Yoga and Spirituality: Wholesome Practice Or Capitalist Tool?


“Is it even possible to practice ‘real’ yoga anymore?”

I see this question pop up often in discussions between yoga teachers and practitioners alike. Is Yoga a New Age practice? Has it become a tool of capitalism? Is there even such a thing as “real” yoga?

In order to try and answer this question, I have done some research and sources will be able at the bottom of this post.

It is not surprising that the modern understanding of Yoga has been remoulded and reinterpreted over time due to globalisation. Yoga has been exported and reinterpreted by individuals who often do not hold the practice as part of their cultural background. Even when this is the case, teachers still felt the need to westernise and remove the practice from its traditions, making it more appealing to western standards and ideas.

Oriental teachers often found that Westerners would seek their teachings, only to later discover that due to the inevitable cultural barrier their precepts have been deeply misunderstood.

Such gurusw wanted to teach of enlightenment and letting go of the ego. What happened instead is that American self-improvement culture took over, and turned the teachings into a tool to focus on the ego instead.

And so we find that in the eyes of many yoga has been reduced to a consumable good in the category of the spiritual.

So, is there a way as a Westerner to experience yoga without falling into the attractive trap of its newly found goals of efficiency and sanity?

Spirituality and Capitalism

Yoga falls under the brand of spirituality, a generic term linked to the late 60’s and early 70’s New Age movement. Spirituality entails a person’s faith in a deity, nature, a moral value, or just in themselves. It is something which is experienced, an inner journey which taps into religion but is deeply individual and very much removed from any fixed tradition or institution. Everybody’s spirituality looks different, meaning that there can be no ‘wrong’: everybody’s journey should be respected, so misunderstanding is not a possibility.

It must be said that Indian spirituality has been the most important influence for Western spirituality, encouraging individuality and autonomous practice, which provides personal experience rather than blind belief. Just by engaging in effective practices, one can explore the Inner Self and experience one’s own barriers.

However, this ambiguity and individuality are also what allows spirituality to work so well within capitalist societies. It provides a niche, yet it applies to many social groups. It is a label for the search of meaning, values and connectedness.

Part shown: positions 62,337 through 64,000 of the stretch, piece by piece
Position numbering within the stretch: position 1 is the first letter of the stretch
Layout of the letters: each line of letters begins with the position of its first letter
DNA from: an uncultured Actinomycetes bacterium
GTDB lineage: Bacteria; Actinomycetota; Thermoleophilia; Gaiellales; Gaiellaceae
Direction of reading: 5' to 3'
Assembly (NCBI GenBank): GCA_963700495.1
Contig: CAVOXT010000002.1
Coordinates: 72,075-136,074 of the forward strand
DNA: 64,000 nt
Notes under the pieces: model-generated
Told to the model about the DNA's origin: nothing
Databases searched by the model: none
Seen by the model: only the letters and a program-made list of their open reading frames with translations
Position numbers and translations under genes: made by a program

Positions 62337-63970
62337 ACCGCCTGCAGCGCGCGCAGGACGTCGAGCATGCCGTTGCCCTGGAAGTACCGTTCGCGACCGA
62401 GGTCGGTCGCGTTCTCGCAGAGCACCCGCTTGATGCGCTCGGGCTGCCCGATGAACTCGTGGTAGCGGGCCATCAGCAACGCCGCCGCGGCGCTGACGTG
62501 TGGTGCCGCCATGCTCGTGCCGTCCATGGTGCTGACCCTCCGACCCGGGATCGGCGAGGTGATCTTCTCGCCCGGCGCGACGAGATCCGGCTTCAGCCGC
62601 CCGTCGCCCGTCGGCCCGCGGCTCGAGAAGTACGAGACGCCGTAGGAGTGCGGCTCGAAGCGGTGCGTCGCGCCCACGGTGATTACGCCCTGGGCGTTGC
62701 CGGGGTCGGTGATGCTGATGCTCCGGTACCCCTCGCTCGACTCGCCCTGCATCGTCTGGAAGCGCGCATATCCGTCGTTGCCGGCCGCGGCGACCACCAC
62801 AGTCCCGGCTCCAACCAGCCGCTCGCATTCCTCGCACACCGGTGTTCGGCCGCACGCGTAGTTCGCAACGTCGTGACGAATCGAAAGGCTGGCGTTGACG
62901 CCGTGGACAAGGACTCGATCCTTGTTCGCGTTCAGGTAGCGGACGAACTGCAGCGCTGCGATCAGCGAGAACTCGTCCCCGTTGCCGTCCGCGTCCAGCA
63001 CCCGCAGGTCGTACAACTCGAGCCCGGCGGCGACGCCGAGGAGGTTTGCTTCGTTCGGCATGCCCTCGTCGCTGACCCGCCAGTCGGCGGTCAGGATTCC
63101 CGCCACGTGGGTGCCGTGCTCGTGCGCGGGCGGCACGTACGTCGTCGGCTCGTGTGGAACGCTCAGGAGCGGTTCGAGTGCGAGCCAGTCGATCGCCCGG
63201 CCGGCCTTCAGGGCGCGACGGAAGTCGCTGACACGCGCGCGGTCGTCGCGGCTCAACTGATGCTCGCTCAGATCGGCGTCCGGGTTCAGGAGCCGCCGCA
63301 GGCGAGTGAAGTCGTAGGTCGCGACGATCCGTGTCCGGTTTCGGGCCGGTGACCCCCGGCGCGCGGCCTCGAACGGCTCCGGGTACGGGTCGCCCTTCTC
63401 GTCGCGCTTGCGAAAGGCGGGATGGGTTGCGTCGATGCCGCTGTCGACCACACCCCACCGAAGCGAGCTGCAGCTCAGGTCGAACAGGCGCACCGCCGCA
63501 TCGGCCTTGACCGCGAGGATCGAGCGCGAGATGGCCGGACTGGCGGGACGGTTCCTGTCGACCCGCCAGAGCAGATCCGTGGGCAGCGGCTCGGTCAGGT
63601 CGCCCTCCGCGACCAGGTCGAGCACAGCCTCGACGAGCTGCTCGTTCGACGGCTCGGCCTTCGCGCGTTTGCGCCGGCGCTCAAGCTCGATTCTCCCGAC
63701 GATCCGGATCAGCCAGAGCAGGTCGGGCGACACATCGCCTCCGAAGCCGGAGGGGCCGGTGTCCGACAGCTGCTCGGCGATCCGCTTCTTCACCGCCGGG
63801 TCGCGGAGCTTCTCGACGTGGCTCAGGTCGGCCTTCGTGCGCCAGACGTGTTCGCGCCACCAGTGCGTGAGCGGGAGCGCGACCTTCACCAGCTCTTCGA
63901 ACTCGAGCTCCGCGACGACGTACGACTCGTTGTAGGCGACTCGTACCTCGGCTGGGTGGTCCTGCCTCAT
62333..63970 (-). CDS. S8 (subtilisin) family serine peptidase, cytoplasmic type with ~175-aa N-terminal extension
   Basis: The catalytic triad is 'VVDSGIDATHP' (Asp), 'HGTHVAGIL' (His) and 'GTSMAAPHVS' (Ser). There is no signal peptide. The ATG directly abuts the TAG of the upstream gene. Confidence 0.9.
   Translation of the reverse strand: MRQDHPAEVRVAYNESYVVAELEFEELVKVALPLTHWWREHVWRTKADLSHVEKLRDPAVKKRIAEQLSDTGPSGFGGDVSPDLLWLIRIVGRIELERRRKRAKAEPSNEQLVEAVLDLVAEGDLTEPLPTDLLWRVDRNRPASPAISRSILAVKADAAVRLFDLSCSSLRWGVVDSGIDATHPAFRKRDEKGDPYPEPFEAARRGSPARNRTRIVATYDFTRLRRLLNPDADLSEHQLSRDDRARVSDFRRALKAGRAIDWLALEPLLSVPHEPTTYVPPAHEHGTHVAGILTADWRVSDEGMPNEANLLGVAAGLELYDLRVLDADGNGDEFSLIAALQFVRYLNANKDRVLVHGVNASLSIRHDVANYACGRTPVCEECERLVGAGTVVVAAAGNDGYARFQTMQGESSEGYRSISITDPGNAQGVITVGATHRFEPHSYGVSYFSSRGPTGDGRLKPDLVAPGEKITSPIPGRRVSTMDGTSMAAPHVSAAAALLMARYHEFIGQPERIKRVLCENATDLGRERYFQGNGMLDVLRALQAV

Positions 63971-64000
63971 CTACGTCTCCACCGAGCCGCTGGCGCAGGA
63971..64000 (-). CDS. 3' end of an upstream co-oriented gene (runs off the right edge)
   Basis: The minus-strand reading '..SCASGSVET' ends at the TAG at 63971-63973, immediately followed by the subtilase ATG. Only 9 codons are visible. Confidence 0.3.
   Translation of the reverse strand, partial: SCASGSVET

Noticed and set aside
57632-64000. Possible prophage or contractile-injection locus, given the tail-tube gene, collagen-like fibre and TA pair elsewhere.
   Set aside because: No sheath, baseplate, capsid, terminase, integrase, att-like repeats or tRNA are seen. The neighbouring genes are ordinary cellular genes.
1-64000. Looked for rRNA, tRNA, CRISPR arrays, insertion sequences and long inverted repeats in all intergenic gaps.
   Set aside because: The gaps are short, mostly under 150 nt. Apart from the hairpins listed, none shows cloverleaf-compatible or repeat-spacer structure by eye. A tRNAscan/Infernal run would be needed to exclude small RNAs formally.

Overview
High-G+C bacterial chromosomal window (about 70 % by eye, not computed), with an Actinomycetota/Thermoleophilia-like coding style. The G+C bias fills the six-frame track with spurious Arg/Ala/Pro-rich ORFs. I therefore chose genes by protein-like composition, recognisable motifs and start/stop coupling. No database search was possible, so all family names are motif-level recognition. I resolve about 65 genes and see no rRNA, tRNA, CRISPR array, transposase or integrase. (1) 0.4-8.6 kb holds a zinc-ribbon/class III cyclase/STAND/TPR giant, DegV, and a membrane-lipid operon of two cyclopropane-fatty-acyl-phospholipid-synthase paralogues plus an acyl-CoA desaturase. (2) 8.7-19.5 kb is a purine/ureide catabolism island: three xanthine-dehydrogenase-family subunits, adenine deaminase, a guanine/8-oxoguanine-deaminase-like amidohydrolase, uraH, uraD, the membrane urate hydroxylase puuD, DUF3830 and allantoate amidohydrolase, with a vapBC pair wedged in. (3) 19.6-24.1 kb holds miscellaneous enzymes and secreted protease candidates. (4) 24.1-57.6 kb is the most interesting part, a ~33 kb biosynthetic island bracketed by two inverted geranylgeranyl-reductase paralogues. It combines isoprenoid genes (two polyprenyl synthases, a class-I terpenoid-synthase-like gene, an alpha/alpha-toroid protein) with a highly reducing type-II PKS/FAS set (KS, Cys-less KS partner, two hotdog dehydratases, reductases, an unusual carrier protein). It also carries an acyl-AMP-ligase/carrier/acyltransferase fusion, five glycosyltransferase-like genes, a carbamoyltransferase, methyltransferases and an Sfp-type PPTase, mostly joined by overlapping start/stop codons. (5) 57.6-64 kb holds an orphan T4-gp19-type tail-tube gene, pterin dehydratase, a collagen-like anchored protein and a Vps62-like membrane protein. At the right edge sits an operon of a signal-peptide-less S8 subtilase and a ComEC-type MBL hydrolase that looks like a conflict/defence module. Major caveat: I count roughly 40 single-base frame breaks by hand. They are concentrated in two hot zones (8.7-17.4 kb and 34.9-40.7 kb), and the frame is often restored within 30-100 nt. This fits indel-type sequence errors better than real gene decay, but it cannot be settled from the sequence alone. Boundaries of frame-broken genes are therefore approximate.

Swami Vivekananda was central to the increasing popularity of spirituality and yoga in the late 19th and early 20th centuries. He appealed to the Romantic attractiveness of the mystical and exotic east, claiming that while the West was materially superior, it lacked spirituality. From the 80’s, spirituality starts to become a part of all domains of public life, which led to the emergence of capitalist spirituality: the need to explore one’s Self becomes a demand from the corporate machine.

Picking tools from different Asian religious traditions, New Age Spirituality started exploiting and selectively repackaging tradition with little care to rectify misunderstanding and mistranslation.

This unfortunate mixture of spirituality and capitalism led to some individuals believing they were justified in making use of this selective appropriation approach simply because they paid to ‘study’ them in their original context first. Because superficial interpretations of Eastern traditions are so wide spread, it is easy to sell new products and techniques while claiming that they are ‘authentic’ to a certain tradition.

Spiritual Yoga

So, what happened to yoga?

Initially yoga was regarded as a set of renunciatory practices to attain liberation from the cycle of rebirth, while eradicating selfish desires and the fluctuations of the mind.

Now, it has been westernised into psychologised spirituality and a system of therapy (mental and physical).

It has become a tool to experience altered states of consciousness, but the original intent was to prevent such altered states, promoting stability and contentment instead. Yoga is marketed by appealing to its exoticism. It is a secular tool which is imbued with ageless wisdom.

As Cox skilfully puts it in his 1977 publication while referring specifically to meditation, this approach “turns into an excuse to keep Narcissus poised by the side of the reflecting pool, to persuade him that if he just keeps on staring he will eventually discover something.”

Thus, Eastern spirituality focuses on isolating the self, rather than the individual’s involvement within the cosmos.

Due to the aforementioned globalisation, this view of yoga as a tool for physical health and an embodiment of spirituality, while being stripped of its mysticality, has made into South Asia as well. In the late 20th century, yoga was regarded as an antiquated practice. It had no practical purpose and was not suitable for moden life. Now, as it re-entered the region in a westernised form, it has become a trendy activity, a technique for self-management.

So… is it possible?

Yes and no.

Because the East re-appropriated rebranded version of yoga, practices and audiences have homogenised, meaning it is almost impossible to practice “real” yoga as a Westerner.

The only way would be to actively seek out a direct source of the traditional version, which would then entail adhering to certain institutions and beliefs. This is not an easy feat, as many of these practices jut don’t fit with the rules and lifestyle of modern society.

It is not possible to live a holistically balanced life while still being a productive member of the workforce.

This is why yogis are traditionally renouncers of society!


Sources

Askegaard, S. and Eckhardt, G.M., 2012. Glocal yoga: Re-appropriation in the Indian consumptionscape. Marketing Theory12(1), pp.45-60.